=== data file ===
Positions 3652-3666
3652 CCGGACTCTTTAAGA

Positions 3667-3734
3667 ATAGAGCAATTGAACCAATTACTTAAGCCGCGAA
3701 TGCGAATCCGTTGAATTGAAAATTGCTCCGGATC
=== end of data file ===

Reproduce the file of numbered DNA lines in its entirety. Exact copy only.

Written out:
Positions 3652-3666
3652 CCGGACTCTTTAAGA

Positions 3667-3734
3667 ATAGAGCAATTGAACCAATTACTTAAGCCGCGAA
3701 TGCGAATCCGTTGAATTGAAAATTGCTCCGGATC